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Private hire driver convicted and fined for offering rides illegally at Henley Regatta

A private hire driver has been convicted of illegally plying for hire and driving without the right insurance at Henley Regatta.

On Friday 16 December, Oxford Magistrates’ Court heard how during the regatta, officers from South Oxfordshire District Council and neighbouring councils spotted Mr Mohammed Tula Miah’s vehicle parked on double yellow lines on Friday Street in Henley.

Officers were able to identify Mr Miah’s vehicle as a private hire vehicle licensed by Transport for London. Private hire vehicles are not permitted to pick customers up off the street without a booking through a licensed private hire operator.

Having witnessed the vehicle parked illegally in a prominent location, one officer approached and asked Mr Miah if he could take them to Reading Railway Station. Mr Miah replied saying he was available and could do the journey immediately for £50.

Further investigation revealed that Mr Miah was only insured to carry out pre-booked work through a licensed private hire operator.

In court, magistrates found Mr Miah, 55, of Helen Avenue, Feltham in Middlesex, guilty in his absence of illegally picking up passengers outside of the district where his vehicle was licensed. He was also found guilty of driving without the required insurance.

The magistrates imposed fines totalling £880 for the two offences, imposed six points on Mr Miah’s DVLA licence for the offence of having no insurance and awarded costs to the district council of £900 with an additional £352 victim surcharge.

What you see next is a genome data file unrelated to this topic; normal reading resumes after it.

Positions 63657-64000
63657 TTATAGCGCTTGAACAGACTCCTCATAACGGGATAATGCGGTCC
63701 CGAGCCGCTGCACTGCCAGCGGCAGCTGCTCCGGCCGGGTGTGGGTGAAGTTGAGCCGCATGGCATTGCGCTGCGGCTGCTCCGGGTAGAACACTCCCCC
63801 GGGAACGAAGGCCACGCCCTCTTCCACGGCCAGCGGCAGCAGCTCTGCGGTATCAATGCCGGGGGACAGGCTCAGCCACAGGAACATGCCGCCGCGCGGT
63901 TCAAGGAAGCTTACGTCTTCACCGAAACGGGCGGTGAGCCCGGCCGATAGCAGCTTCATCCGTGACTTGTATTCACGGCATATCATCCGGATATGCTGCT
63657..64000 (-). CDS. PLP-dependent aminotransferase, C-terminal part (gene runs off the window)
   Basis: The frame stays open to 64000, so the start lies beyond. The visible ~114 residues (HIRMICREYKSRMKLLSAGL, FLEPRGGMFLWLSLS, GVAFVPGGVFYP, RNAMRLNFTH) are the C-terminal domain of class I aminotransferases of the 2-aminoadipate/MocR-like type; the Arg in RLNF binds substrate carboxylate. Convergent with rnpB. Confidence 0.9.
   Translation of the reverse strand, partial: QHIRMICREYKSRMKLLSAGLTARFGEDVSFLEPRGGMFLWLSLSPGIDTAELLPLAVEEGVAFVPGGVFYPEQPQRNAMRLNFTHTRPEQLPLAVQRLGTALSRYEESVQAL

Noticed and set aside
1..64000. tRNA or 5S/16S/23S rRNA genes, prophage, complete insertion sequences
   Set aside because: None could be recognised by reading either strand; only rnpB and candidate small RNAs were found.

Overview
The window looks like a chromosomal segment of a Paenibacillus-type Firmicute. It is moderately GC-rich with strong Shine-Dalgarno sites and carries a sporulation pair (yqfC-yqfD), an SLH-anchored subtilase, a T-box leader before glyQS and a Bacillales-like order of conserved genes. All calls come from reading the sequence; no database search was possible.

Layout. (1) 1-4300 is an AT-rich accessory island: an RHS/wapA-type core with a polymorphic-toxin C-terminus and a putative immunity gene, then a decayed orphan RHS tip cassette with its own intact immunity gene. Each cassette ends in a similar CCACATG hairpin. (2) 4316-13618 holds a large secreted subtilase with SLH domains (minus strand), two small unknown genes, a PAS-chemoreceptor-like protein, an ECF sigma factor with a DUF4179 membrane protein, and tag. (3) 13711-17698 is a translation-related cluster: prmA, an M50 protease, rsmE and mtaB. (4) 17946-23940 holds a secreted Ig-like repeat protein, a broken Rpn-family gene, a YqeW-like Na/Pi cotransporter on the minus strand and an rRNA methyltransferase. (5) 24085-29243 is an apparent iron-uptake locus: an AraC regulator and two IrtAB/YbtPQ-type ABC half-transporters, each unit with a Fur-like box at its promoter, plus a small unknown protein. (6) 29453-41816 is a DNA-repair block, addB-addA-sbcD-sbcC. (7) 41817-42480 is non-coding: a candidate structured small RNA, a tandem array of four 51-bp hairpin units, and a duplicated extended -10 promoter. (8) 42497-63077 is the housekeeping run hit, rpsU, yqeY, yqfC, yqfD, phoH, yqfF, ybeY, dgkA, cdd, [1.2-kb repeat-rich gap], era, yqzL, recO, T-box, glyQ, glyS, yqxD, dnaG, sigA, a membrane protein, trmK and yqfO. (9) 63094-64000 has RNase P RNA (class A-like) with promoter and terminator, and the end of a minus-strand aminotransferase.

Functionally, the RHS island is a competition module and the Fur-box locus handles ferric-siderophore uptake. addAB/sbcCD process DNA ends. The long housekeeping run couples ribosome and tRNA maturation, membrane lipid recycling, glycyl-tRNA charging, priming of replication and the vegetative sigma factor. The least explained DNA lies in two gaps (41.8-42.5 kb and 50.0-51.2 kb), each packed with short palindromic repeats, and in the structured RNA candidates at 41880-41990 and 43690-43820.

Cllr Kate Gregory, Cabinet Member for Legal and Democratic at South Oxfordshire District Council, said: “Unfortunately we do come across some hackney carriage and private hire drivers attempting to pick up passengers illegally, particularly at events such as Henley Regatta, so I’m pleased that our officers were able to carry out significant enforcement work to stop this illegal activity on the day.

“Illegally plying for hire has the potential to put people’s safety at risk because we’re not able to check if the driver and their vehicle are safe and suitable to transport passengers. It also undermines the vast majority of fully licensed and insured drivers who play by the rules.”

ENDS

Notes for editors

South Oxfordshire District Council prosecuted Mr Mohammed Tula Miah for illegally plying for hire contrary to section 45 of the Town Police Clauses Act 1847. By illegally plying for hire he invalidated his insurance contrary to section 143 of the Road Traffic Act 1988.

In court, the magistrates imposed the following fines on Mr Miah:

  • Illegally plying for hire – £220
  • Driving without insurance – £660 and six DVLA points

He was also ordered to pay £900 towards the council’s costs and a victim surcharge of £352, totalling £2,132.